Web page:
In the 1940s, the U.S. military became the leading aerial explorer of Antarctica. In December 1946, the U.S. Navy's Operation Highjump, the largest Antarctic expedition ever organized, began. Highjump included a task force of 13 ships and more than 4,700 seamen. The main purpose of the operation, which ended in 1947, was to train men and test equipment that could operate under polar conditions; the U.S. wanted to be prepared to match its new enemy, the Soviet Union in any terrain, should hostilities break out between the two superpowers. During the operation, the navy successfully launched several heavy-laden transport planes from an aircraft carrier using jet-assisted take-off (JATO), a significant technological advance that shortens the distance required for heavy aircraft launches. Another key outcome of Highjump was an extensive aerial survey of Antarctica. Under Richard Byrd's guidance, the Navy used Martin and Douglas aircraft to map approximately 1.5 million square miles (3.9million square kilometres) of Antarctica's interior and about 5,500 miles (14,245 kilometres) of its coastline.

In 1955, the U.S. Navy launched another major Antarctic operation that relied heavily on aircraft and remained active up to the turn of the 21st century. The initial objective of Operation Deep Freeze was to establish two Antarctic scientific bases, one at the South Pole, and one in Marie Byrd Land. One of Deep Freeze's major aviation highlights was the construction of several airplane bases that allowed planes equipped with wheels to take off and land on the ice, something that only aircraft fitted with skis could previously do. Another mission highlight occurred when a Navy transport plane made the first aircraft landing at the South Pole on October 31, 1956. Helicopters would also eventually become an important part of Deep Freeze. In all, by the turn of the 21st century, the U.S. Navy had transported more than 195,000 passengers, and delivered over 240 million pounds of cargo and close to 10 million gallons (37.9 million litres) of fuel around Antarctica.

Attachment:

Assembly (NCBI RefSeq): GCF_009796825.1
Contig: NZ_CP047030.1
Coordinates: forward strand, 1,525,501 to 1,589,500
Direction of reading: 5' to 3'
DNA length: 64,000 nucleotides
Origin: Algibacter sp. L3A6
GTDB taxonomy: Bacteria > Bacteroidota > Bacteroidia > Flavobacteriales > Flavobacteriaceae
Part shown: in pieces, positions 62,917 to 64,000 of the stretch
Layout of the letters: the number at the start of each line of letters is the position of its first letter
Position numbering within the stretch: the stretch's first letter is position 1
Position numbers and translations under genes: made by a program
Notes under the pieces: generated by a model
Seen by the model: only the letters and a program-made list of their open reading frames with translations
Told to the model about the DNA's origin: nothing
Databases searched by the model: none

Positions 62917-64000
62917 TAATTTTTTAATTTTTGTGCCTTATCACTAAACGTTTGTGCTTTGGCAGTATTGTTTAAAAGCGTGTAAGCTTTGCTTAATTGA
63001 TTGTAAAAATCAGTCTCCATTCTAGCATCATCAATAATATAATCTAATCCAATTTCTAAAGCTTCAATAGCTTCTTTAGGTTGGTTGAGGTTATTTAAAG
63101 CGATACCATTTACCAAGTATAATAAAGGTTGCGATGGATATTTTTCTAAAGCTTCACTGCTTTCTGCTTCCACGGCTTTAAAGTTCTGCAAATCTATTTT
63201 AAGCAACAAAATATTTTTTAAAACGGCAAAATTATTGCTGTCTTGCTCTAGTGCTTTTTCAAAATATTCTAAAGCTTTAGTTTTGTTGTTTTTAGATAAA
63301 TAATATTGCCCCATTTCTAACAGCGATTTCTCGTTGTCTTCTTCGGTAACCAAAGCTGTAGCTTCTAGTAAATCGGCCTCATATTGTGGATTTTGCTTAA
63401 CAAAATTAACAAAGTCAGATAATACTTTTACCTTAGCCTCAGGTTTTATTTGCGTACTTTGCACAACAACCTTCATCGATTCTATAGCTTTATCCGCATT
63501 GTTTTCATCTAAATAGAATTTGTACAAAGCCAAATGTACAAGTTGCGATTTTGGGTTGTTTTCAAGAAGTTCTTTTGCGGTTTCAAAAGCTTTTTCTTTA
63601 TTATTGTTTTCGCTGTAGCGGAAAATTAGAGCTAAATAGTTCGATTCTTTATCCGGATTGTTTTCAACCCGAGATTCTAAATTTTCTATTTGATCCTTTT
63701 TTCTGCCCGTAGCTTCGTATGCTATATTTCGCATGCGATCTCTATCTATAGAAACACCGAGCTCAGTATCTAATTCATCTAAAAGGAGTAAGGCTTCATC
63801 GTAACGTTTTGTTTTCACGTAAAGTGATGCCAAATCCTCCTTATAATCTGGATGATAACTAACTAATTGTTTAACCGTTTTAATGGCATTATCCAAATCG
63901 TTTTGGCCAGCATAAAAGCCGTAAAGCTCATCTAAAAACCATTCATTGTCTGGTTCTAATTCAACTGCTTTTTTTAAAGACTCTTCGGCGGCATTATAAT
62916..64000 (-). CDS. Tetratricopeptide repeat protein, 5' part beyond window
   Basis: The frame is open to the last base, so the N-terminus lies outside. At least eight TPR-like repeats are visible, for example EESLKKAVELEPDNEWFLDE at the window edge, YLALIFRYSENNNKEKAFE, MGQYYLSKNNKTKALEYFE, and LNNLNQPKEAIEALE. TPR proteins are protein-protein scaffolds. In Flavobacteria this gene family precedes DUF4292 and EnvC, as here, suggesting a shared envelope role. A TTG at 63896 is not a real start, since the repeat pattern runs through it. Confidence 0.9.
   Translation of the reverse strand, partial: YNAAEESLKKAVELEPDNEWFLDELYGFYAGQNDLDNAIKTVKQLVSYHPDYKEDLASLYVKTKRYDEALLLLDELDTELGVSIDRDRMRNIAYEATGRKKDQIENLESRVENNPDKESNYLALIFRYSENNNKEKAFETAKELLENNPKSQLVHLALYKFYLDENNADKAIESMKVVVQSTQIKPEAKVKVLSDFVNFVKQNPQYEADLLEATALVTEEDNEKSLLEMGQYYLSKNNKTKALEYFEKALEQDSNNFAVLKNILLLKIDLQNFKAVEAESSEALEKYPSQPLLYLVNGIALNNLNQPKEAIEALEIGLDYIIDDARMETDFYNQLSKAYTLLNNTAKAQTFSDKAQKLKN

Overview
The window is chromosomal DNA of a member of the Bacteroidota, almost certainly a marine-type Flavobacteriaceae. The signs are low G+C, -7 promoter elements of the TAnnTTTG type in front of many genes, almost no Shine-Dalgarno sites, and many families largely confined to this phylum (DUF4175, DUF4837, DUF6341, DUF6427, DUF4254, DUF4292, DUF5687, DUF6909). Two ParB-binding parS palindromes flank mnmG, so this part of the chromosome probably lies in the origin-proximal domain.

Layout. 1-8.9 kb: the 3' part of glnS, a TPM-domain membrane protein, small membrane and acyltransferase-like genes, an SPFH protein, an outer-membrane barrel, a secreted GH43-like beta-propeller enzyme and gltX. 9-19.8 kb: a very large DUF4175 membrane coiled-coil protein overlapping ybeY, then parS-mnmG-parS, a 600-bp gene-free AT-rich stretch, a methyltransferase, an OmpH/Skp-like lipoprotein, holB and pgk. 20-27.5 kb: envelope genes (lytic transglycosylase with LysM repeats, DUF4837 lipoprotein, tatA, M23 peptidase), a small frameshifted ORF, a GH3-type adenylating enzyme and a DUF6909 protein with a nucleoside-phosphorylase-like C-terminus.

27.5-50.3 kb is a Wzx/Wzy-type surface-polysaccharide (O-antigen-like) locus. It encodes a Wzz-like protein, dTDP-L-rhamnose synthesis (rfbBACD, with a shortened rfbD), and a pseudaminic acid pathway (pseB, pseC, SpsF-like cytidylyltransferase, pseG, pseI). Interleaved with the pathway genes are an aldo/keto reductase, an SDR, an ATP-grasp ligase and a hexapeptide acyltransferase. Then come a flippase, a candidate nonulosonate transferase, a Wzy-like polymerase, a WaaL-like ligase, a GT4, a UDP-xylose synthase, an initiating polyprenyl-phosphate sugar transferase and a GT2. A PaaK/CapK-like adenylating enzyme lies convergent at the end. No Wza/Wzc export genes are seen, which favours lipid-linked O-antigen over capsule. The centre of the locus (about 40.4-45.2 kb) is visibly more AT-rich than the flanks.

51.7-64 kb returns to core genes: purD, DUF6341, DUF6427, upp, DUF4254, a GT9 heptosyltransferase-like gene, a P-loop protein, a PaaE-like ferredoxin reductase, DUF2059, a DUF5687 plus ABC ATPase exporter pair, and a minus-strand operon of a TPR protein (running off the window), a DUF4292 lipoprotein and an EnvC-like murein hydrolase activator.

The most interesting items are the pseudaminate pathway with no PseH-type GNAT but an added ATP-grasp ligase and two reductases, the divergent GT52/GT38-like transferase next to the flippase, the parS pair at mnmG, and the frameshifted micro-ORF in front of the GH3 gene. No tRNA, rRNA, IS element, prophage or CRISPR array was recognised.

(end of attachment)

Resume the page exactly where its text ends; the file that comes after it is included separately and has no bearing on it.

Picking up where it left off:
From the early 20th century to the present day, aircraft have played an important role in Antarctica's exploration. Scientists and professional adventurers have traditionally relied on them to help them in their work, but now lay people are also using them to explore the region. As recently as the summer of 2002, anyone with $25,000 could book a 16-day aerial expedition of Antarctica. As the 21st century continues to unfold, who knows what new twists and turns Antarctic aerial exploration will take. But one matter is certain, without aircraft and the brave individuals that flew them, and continue to pilot them, the world would know very little about the coldest, harshest, and most remote continent on Earth.